Natural History Museum’s Expansion Can Proceed After Judge Dismisses Community Group’s Lawsuit

The community group wanted to preserve a local park.

Theodore Roosevelt Park. Photo: courtesy of NYC Parks.

The American Museum of Natural History’s $383 million expansion can proceed as planned after a Manhattan Supreme Court Judge ruled against a neighborhood group that tried to block the project to protect a popular local park.

The museum’s proposed construction of the five-story Richard Gilder Center for Science, Education, and Innovation angered some Upper West Side residents who complained the new building would take up about a quarter of an acre of the nearby Theodore Roosevelt Park.

On Monday, Judge Lynn Kotler dismissed the suit brought by Community United to Protect Theodore Roosevelt Park. Her decision, first reported by the New York Daily News, cited the 1877 lease between the park and the city’s Parks Department, which did not prohibit construction. As a result, she lifted the temporary restraining order she imposed two months ago.

The local group had argued for the preservation of the park by claiming that the museum did not have control of the park and that construction could pose a risk to the surrounding community. It is not the first time—nor will it be the last—that New Yorkers have turned to the legal system in an attempt to stop or curtail a planned museum renovation or expansion. Lawsuits have also been filed over the planned expansion of the Frick Collection, and, way back in 2006, against the Whitney Museum of American Art.  

American Museum of Natural History. Image: Courtesy of Wikipedia.

Speaking to the New York Daily News, local resident Dr. Cary Goodman, who helped coordinate the suit against the museum, said the judge’s ruling was “pretty disappointing for the community.”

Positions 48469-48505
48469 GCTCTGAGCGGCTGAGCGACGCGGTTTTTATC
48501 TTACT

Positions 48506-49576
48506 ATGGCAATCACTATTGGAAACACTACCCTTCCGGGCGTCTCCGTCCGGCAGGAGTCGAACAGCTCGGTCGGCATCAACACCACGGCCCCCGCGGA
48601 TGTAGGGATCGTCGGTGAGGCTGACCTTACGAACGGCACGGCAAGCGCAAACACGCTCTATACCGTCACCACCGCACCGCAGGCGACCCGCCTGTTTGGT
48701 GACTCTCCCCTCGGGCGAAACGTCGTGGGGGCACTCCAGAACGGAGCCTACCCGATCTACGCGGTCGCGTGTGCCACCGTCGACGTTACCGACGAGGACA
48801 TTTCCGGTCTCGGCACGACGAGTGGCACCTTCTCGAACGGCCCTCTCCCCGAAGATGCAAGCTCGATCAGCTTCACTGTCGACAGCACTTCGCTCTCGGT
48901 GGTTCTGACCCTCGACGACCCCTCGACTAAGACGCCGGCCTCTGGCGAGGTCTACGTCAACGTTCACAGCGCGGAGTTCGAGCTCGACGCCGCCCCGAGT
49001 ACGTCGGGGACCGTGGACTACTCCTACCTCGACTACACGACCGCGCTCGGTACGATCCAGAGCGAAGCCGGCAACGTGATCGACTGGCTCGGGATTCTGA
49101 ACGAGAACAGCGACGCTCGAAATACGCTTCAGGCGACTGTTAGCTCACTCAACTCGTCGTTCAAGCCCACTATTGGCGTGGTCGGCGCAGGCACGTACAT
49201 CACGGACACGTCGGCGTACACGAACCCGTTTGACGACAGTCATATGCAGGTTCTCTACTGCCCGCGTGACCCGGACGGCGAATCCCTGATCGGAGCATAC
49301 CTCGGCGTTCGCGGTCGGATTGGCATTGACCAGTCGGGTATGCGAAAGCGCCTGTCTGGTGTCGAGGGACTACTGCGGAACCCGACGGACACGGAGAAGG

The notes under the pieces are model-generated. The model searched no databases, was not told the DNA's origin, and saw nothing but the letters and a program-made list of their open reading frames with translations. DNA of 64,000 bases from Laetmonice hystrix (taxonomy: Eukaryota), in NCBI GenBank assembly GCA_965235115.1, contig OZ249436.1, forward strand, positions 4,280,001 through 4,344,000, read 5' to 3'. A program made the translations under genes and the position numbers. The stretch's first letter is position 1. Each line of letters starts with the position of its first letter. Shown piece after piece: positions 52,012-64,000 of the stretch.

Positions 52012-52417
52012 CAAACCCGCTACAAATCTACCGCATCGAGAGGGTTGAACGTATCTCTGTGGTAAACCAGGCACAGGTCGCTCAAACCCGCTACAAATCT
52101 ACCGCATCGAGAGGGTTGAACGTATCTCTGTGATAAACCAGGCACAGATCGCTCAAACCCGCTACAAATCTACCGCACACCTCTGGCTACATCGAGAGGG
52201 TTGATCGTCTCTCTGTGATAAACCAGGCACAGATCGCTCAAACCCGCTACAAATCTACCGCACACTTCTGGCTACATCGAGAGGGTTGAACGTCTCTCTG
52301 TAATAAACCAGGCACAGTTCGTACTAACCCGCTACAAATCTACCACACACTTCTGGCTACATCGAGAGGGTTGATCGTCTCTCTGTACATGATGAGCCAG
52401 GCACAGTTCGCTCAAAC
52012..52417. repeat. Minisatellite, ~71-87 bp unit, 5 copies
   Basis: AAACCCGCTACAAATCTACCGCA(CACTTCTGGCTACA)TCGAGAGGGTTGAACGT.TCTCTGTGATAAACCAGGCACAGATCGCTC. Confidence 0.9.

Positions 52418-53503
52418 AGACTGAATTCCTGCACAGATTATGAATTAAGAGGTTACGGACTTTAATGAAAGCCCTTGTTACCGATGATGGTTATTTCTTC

“The museum has been a very bad neighbor, and used its power and prestige to steamroll this through,” he said. “There’s never been a hearing in which the public and officials were in the same room together.”

Goodman pointed out that the group, comprised of more than 40 locals, gathered close to 5,000 signatures in opposition to the project over the last two years. “It’s a collapse of the whole process,” he pointed out. “They’re getting rid of 22 trees at a time of global climate crisis. It just feels bad.”

In an email to artnet News, the attorney representing the group, Michael Hiller, said the group is mulling over an appeal against the ruling. “While disappointed with the Court’s ruling, we continue to believe in the merit of our clients’ case and cause, and are thus considering an appeal.”

Unsurprisingly, the museum was delighted with the ruling. “The expansion will significantly enhance museum education programs, visitors’ experience, and scientific work,” a spokesperson for the museum told artnet News in an email. “We have also made a significant contribution to the ongoing maintenance and care of the park and will of course work closely with our partners to minimize any disruption throughout the construction project.”

The new expansion is scheduled to open in 2021.


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